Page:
The Heroes Among Us graphic

Of NOBA’s 125 churches and missions, 43 are African-American, Spanish speaking, or Asian congregations. We are the most ethically diverse association in the state. The SBC is beginning to reflect the diversity of our faith community in New Orleans, with about 10,000 “ethnic” congregations among the 46,124 churches of the SBC.

We celebrate the diversity of our faith community because we know that we are beginning to reflect the saints in glory whom God will call from every nation, tribe and tongue. But our country, city, and denomination were not always inclusive. During my childhood, segregation was deeply imbedded in our city and denomination. My childhood memories include “White” and “Colored” water fountains in public buildings, “colored” seating on busses and street cars, and segregated swimming pools, theaters, amusement parks, and public schools.

Separate was never equal; it was mean and ugly. Segregation was based on ignorance and fear, and it was maintained by political power. All that was wrong with segregation was compounded when it was practiced in churches, because in Christ there is no division between people. Instead, we were all one body with Him as our head.

Over the course of my life, we have come a long way toward racial reconciliation. We stand in honor of those who took giant steps in helping us bridge the divide that once separated us. One such person was the child Ruby Bridges.

In the November 14th issue of The Crescent City Times, the school newspaper for Crescent City Christian School, Principal Bob Brian published the following editorial. It is reprinted here with his permission:

The Heroes Among Us

by Robert Brian

The Norman Rockwell illustration accompanying this editorial was published under the title “The Trouble We All Live With” on the January 1964 cover of Look magazine and since has become an iconic expression of the racial and political tension that typified the heroic struggle to desegregate all-white public schools in the South following the Supreme Court’s mandate in Brown vs. Board of Education (1954). Rockwell’s now famous Look cover was a moving reminder in the Civil Rights era of a scene enacted on the national stage right here in New Orleans on Monday morning, November 14th, 1960, fifty-four years ago today.

The little girl in the picture is Ruby Bridges, who walked alone that day, flanked by federal marshals, into the all-white William Frantz Elementary School in the Upper Ninth Ward. The same day three other first-grade girls, better known to posterity as “The McDonogh Three,” desegregated McDonogh No. 19 (now Louis Armstrong) in the Lower Nine. Leona Tate, Tessie Prevost, and Gail Etienne — along with Ruby — all still reside as adults in New Orleans.

The November 19th issue of The Louisiana Weekly, the “voice of the African-American community” in Louisiana, reported that week that the girls’ courageous steps into history had occurred “without violence, as hundreds of New Orleans police officers encircled both Orleans Parish schools” and brought an “end [to] segregation, as crowds outside the schools sounded cheers, jeers and some boos.”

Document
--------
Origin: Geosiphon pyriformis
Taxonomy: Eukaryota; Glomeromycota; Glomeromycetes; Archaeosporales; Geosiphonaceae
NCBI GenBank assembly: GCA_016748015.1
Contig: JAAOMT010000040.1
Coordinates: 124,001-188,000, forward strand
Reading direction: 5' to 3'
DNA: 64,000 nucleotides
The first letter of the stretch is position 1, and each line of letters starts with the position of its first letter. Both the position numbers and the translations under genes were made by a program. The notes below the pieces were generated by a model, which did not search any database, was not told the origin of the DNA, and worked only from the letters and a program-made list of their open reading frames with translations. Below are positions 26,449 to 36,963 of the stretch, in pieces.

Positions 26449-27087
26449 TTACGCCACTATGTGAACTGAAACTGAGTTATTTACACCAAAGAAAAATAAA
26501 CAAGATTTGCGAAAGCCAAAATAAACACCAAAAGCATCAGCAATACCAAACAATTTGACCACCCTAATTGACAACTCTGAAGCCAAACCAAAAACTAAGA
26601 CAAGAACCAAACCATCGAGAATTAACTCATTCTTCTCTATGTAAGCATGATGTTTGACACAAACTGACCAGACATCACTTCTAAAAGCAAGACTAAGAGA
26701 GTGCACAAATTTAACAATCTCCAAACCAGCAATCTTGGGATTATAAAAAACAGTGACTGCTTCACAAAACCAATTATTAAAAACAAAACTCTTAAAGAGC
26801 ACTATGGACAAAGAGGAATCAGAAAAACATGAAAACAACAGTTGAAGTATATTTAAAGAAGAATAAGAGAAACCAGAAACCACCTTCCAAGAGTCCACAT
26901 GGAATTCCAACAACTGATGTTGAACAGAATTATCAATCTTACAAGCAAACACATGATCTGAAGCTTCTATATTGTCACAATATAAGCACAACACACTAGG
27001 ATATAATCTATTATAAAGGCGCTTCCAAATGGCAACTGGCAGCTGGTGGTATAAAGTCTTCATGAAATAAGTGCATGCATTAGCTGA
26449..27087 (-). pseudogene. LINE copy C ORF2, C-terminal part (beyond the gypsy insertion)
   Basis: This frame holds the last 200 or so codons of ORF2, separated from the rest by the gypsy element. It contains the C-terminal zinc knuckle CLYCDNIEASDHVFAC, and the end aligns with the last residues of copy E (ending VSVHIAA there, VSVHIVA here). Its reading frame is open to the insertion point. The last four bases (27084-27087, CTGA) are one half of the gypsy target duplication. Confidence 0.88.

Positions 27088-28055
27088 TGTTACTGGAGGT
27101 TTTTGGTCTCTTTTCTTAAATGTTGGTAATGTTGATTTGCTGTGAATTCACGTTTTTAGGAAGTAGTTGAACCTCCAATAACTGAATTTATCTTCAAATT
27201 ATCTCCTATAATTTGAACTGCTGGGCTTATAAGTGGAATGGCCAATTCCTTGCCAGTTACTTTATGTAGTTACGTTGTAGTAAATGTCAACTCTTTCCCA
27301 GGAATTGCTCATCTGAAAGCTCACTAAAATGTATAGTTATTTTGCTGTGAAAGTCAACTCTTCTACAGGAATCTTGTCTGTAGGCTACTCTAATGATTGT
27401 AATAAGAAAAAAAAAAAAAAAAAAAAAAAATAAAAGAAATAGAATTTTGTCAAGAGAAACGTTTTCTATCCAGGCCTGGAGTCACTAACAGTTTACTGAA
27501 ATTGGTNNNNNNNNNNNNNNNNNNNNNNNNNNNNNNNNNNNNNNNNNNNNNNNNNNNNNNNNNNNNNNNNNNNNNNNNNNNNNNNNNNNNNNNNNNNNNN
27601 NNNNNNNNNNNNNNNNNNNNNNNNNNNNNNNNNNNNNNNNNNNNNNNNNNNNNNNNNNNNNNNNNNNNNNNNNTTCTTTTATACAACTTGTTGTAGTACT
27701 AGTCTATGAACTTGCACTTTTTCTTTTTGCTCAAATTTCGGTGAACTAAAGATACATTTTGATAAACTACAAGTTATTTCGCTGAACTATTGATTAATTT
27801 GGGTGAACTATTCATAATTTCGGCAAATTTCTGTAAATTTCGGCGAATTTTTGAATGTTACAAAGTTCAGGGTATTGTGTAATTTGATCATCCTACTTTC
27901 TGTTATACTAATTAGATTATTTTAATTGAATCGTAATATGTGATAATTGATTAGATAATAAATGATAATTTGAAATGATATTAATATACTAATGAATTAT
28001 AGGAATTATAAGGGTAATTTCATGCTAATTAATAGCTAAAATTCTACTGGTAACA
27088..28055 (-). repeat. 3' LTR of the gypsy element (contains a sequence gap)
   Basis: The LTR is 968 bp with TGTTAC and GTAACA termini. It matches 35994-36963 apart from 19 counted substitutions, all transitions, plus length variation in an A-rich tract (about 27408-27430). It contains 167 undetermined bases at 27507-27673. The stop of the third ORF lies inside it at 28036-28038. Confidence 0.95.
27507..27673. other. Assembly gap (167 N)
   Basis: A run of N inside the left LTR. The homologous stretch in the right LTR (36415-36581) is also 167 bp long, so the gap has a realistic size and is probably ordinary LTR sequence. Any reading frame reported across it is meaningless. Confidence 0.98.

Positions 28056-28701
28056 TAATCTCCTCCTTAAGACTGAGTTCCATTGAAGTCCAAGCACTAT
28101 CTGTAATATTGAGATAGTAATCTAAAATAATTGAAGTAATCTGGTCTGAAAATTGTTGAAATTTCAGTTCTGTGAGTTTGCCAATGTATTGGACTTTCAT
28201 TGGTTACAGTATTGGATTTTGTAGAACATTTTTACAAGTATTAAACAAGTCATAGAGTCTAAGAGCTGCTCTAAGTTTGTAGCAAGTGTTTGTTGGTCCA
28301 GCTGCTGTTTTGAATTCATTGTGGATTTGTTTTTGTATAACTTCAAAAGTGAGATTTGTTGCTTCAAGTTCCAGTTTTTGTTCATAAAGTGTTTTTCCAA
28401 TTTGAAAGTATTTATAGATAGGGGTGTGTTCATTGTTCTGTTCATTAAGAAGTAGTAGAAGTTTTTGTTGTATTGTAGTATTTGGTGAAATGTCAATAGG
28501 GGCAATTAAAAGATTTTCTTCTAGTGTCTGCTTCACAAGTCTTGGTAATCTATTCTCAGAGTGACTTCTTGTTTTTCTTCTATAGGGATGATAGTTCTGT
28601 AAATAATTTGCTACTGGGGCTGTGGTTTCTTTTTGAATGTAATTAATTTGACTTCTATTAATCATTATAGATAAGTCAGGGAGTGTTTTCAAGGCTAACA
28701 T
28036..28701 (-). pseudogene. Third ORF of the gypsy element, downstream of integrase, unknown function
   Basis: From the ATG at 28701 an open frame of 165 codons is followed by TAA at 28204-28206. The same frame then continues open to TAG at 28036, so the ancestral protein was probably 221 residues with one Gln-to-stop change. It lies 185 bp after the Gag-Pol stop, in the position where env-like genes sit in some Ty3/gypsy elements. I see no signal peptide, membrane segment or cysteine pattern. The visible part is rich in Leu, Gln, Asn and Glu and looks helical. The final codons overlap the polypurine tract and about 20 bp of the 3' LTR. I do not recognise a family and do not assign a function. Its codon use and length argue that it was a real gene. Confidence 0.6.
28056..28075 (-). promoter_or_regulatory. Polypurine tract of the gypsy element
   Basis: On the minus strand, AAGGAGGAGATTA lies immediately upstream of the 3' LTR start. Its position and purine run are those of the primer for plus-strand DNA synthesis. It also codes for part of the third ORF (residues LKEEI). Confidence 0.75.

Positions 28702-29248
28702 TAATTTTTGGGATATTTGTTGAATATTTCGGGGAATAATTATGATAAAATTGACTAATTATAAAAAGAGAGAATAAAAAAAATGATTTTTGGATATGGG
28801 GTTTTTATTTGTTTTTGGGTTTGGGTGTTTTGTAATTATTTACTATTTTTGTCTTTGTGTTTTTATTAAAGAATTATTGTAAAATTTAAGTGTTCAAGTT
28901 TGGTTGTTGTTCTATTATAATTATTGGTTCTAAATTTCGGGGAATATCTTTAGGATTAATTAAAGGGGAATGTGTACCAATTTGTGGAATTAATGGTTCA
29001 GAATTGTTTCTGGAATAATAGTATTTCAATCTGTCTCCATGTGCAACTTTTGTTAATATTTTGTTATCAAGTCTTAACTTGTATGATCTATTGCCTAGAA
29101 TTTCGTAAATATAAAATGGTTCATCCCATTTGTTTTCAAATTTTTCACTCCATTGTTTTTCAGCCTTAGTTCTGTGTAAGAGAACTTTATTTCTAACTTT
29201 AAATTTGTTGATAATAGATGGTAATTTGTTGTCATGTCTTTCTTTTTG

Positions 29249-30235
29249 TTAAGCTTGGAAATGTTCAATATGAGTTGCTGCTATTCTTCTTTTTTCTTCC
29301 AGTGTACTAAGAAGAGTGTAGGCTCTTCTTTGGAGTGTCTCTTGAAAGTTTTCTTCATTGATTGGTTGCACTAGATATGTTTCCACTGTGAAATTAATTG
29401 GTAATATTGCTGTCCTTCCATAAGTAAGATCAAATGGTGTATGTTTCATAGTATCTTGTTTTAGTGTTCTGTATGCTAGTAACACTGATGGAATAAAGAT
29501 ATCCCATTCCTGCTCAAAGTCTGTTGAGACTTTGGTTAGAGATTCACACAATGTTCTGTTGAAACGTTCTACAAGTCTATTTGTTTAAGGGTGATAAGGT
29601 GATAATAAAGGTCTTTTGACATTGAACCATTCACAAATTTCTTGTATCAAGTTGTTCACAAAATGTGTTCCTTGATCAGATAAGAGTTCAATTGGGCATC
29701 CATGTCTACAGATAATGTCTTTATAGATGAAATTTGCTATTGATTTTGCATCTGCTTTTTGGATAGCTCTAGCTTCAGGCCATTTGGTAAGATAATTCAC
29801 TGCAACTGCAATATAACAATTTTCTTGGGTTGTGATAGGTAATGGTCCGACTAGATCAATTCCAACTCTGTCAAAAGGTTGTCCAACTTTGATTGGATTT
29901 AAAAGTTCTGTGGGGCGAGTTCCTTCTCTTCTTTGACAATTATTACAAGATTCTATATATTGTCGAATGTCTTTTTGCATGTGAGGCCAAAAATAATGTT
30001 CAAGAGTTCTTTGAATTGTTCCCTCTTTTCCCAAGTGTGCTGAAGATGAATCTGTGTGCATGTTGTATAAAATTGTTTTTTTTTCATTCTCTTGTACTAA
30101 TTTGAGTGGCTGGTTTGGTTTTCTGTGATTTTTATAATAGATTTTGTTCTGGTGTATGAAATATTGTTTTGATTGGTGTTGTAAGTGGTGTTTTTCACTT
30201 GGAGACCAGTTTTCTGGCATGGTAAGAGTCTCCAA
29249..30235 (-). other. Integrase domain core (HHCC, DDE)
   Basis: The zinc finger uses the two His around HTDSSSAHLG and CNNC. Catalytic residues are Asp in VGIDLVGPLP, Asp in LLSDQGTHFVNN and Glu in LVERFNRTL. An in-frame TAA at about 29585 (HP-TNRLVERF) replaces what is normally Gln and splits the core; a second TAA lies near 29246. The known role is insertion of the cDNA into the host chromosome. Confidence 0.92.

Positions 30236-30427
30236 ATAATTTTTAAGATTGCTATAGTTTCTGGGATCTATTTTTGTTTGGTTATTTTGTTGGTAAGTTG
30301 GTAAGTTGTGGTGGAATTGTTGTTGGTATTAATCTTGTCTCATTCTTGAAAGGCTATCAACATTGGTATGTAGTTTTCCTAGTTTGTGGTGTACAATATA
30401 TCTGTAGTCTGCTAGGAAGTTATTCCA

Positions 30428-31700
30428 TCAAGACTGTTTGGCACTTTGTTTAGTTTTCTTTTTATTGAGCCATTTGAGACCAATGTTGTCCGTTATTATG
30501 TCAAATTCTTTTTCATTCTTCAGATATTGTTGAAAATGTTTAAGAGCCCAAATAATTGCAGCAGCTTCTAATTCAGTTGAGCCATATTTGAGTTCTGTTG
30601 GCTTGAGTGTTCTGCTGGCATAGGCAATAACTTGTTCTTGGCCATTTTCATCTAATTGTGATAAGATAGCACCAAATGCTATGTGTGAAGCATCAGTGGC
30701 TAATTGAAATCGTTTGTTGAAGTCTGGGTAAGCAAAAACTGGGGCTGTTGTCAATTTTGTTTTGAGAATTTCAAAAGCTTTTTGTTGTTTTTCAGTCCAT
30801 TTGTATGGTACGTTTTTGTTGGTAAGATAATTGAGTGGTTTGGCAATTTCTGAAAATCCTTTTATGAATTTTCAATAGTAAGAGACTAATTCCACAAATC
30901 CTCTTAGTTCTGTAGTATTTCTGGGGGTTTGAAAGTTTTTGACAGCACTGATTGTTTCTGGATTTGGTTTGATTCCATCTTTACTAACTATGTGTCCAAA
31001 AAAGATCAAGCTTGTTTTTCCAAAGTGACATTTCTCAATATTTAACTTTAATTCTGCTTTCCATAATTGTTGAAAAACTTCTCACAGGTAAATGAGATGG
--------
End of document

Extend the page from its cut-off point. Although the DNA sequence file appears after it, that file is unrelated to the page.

The attention garnered by Ruby’s solitary walk and a year spent in the classroom alone with her teacher — not to mention Steinbeck’s mention of her in Travels With Charley, Rockwell’s illustration, and the interest of Harvard child psychologist Robert Coles — all combined to transform Ruby into a civil rights icon, while with the passage of time, Leona, Tessie, and Gail more often than not are relegated to the parentheses of history for an achievement no less remarkable. The truth is that all four of these ladies and others after them who made similar sacrifices for our benefit walk today as heroes among us and deserve not only our remembrance, but our respect and admiration as well.

For a poignant portrayal of what that kind of respect looks like we have only to re-thumb the dog-eared pages of Harper Lee’s Pulitzer Prize winning novel To Kill A Mockingbird, published the same year. Do you remember the scene after the trial was over? In a rural courthouse on the central square of the fictional Maycomb, Alabama, Tom Robinson, a black man, has just been wrongly convicted of a heinous crime against Mayella Ewell, one of the town’s white women, and Atticus Finch, his court-appointed white lawyer, has packed up his briefcase and turned from the well of the court toward the rear doors. With slow and burdened steps he starts down the aisle, the weight of the world pressing down upon him.

No seat on the main floor of the courtroom is available, and in the segregated South the black community in town has been relegated to the balcony for the trial’s duration. Seated with them, by special invitation from Reverend Sykes, is Scout Finch, Atticus’s headstrong six-year-old daughter. As Atticus continues depleted down the aisle, suddenly all the folks in the balcony stand — all except Scout, who can’t figure out what’s going on. When the old preacher nudges her and tells her to stand with them, she asks why. Using Scout’s full name as adults sometimes do for emphasis, Reverend Sykes says, “Miss Jean Louise, stand up. Your father’s passing.”

As we mark the anniversary of this important event in history we should not fail to recognize that all of us — black and white alike — are the beneficiaries of the courageous steps on this day in 1960 of Ruby and her peers as they crossed the lines of desegregation for the first time. So, Crescent City, stand up! The heroes among us are passing.

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